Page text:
Set in post Civil War era Boston, this book introduces us to Nell Sweeney, a young Irish woman who, through a series of fortunate circumstances becomes the governess for a rich, Boston Brahmin family.
As the book goes on we learn that Nell has a past she is struggling to overcome and she has done an admirable job. So much so that even though she knows her origins are very low, her current deportment, manner and speech cause others to mistake her for a 'Lace Curtain' Irish. She becomes attached to both her young charge and Mrs. Hewitt, the matriarch of the wealthy Hewitt clan who gave her the opportunity to live and work in luxury.
But soon shocking news comes to the Hewitts that their eldest son Will (presumed long dead and buried in a mass grave after having been imprisoned in the notorious Andersonville prison) is not only alive but has been arrested for murder outside a whorehouse/opium den. Because Mrs. Hewitt is disabled and Mr. Hewitt isn't hurrying to clear Will's name, she implores Nell to find out what really happened. Because Nell feels very grateful to Mrs. Hewitt for her new life, she can't deny the woman anything and sets out to discover what she can about Will's fake death and the current murder.
Soon Nell finds herself treading streets she thought she'd escaped from as she unwittingly find herself caught up in trying to clear Will's name and find out what happened to cause him to never reveal to his family that he was still alive.
Before I give my impressions of the plot and the characters of this story, I must first talk about the atmosphere and the sense of time and place of this book. Of all the things, this is what stands out most for me as I was reading and truthfully what I believe made the book so darned enjoyable.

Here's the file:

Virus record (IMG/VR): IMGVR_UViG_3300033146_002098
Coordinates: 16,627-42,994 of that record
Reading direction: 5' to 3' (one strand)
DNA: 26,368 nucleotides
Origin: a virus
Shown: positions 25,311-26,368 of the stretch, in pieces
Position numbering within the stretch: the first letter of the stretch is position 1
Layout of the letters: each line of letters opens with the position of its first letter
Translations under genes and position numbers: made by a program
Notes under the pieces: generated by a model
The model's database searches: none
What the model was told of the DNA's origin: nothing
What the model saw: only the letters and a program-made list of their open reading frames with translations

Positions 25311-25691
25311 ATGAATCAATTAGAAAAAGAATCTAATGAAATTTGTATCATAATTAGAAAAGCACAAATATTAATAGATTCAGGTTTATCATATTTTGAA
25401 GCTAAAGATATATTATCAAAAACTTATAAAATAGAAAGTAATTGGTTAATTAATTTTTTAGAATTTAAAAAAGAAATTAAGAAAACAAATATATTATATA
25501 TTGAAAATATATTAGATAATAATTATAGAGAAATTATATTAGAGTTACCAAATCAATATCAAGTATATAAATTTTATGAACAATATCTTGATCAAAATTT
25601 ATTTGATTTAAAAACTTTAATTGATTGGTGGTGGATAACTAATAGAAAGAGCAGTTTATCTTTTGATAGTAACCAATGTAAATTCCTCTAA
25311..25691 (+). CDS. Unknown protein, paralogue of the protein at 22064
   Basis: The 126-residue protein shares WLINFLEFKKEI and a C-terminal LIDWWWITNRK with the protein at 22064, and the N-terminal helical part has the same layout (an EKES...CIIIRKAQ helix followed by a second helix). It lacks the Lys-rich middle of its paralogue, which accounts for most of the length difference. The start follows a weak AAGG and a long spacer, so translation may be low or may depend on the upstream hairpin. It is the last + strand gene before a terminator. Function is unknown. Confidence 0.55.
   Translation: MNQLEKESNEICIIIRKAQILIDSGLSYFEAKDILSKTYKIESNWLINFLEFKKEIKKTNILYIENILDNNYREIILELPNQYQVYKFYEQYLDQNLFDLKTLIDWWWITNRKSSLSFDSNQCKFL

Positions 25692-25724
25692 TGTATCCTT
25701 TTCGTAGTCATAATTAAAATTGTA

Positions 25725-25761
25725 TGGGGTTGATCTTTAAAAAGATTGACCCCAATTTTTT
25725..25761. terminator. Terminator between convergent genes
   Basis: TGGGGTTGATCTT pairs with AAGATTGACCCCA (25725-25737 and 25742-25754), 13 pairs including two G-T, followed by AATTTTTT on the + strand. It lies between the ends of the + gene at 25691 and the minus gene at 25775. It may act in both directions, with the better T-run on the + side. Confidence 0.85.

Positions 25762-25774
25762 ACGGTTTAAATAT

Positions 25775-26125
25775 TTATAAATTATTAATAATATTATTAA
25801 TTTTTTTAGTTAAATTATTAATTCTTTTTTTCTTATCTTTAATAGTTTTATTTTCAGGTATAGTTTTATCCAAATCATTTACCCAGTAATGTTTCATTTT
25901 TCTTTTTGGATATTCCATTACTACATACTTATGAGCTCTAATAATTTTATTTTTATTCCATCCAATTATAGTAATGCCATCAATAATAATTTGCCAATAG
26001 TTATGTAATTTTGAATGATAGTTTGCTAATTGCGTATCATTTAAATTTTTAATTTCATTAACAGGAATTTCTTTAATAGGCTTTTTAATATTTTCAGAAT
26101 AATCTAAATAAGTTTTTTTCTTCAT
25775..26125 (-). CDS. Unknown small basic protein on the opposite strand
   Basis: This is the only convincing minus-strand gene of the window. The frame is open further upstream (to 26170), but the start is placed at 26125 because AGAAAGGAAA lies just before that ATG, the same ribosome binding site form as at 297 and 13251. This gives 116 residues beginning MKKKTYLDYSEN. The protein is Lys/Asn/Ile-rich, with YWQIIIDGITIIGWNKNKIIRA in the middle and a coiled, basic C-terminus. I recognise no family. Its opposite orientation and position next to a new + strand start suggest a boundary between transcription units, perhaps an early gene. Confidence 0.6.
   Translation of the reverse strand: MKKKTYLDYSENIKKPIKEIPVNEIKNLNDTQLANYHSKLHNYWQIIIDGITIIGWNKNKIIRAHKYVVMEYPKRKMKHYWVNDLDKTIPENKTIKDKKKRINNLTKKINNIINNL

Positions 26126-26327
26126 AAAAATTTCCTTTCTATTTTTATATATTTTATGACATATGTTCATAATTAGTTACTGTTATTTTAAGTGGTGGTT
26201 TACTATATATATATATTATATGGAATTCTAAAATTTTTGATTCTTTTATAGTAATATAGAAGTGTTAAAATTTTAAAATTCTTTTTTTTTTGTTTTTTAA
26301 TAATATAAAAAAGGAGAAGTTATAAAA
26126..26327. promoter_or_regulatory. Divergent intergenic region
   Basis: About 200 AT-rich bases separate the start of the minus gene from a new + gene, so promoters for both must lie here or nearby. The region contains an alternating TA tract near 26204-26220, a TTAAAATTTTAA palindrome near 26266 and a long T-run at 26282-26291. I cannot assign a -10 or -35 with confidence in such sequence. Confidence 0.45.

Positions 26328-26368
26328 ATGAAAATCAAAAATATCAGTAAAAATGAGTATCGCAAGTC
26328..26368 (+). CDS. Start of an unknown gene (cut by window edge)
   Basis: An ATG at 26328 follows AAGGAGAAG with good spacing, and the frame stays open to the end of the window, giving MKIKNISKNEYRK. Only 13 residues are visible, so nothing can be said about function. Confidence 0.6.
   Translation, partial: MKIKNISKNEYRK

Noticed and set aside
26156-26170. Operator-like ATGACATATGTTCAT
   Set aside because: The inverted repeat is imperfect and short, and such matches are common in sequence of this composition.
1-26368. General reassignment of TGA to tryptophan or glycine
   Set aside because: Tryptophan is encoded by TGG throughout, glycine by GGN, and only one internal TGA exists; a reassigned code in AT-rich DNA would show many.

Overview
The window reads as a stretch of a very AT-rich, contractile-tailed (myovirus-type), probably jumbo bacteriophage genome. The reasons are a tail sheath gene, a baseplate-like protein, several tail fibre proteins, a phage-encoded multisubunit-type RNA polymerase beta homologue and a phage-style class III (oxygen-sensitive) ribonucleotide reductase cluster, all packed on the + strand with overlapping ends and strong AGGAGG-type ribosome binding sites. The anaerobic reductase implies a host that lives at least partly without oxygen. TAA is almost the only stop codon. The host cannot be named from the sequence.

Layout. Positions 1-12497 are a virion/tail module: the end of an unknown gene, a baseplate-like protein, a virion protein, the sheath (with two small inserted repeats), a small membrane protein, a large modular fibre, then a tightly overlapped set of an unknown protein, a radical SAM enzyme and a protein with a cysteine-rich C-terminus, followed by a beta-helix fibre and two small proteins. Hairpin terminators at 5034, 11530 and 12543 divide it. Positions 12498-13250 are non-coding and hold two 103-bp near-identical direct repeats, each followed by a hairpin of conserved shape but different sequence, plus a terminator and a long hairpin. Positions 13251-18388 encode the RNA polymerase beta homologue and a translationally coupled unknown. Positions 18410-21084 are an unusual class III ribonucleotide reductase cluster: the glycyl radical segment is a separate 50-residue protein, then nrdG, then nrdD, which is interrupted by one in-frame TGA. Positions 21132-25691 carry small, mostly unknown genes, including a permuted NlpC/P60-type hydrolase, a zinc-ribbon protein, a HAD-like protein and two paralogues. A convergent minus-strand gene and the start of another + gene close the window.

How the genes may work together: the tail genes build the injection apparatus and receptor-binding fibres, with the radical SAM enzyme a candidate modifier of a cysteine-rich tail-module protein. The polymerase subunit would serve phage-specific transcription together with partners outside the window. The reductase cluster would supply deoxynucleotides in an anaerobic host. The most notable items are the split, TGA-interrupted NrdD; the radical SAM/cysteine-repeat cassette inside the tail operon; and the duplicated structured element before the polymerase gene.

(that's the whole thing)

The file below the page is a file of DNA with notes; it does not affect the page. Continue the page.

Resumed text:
'The Gilded Age',as it is known, is a time that came out of the post Civil war. A time of rapid economic and industrial growth where vast fortunes were made. It was a time of the Astors, the Vanderbilts and the Rockefellers. A time where consumption was conspicuous. It is during this time that this book is set and the author makes wonderful use it. Her depiction of the wealth, the almost languid entitlement of that upper class is incredibly textured. I could easily see in my mind's eyes the family portraits of the Hewitts with their aristocratic faces and their careless elegance.
But it doesn't end there. Where there is incredible wealth there is also incredible poverty. Workhouses, poorhouses, asylums, and all the dens of iniquity that serve both groups. Through her investigation Nell meets corrupt cops, opium eaters, various whores, cardsharps and moneylenders.
As a character Nell is poised between having been a denizen of both world. We feel her anxiety that one slip up and her comfortable position with her well made, expensive clothes and her place in the family could be gone in a snap. She is doing what she is doing out of real affection and gratitude, but she is uncomfortable seeing what could have been.
But she is also an incredibly bright, incisive and intelligent woman who finds the puzzle intriguing and after awhile she isn't doing it just for Mrs. Hewitt but for herself as well.
Which brings me to Will. What
a fascinating character. He is complicated and complex. A gentleman to his toes but one who is incredibly, deeply troubled. He and Nell are the heart and soul of this book (and I am glad to know he continues as a character in the rest of the series). I think I fell in love with him. And he isn't and easy person.
Which brings me to the story/plot itself. This is a wonderful mystery. I have read reviews that say it is reminiscent of The Alienist and I have to agree. But it is more compulsively readable than that book. Even though I gave a plot synopsis at the start of this review, I gave absolutely nothing away. i barely even scratched the surface. There are a lot of layers to this book and the enjoyment comes from reading them and finding out what is around the corner.
The characters are deeply and wonderfully drawn. The plot/mystery is fun to read as it unfolds and the denouement is a surprise.
LOVED this book.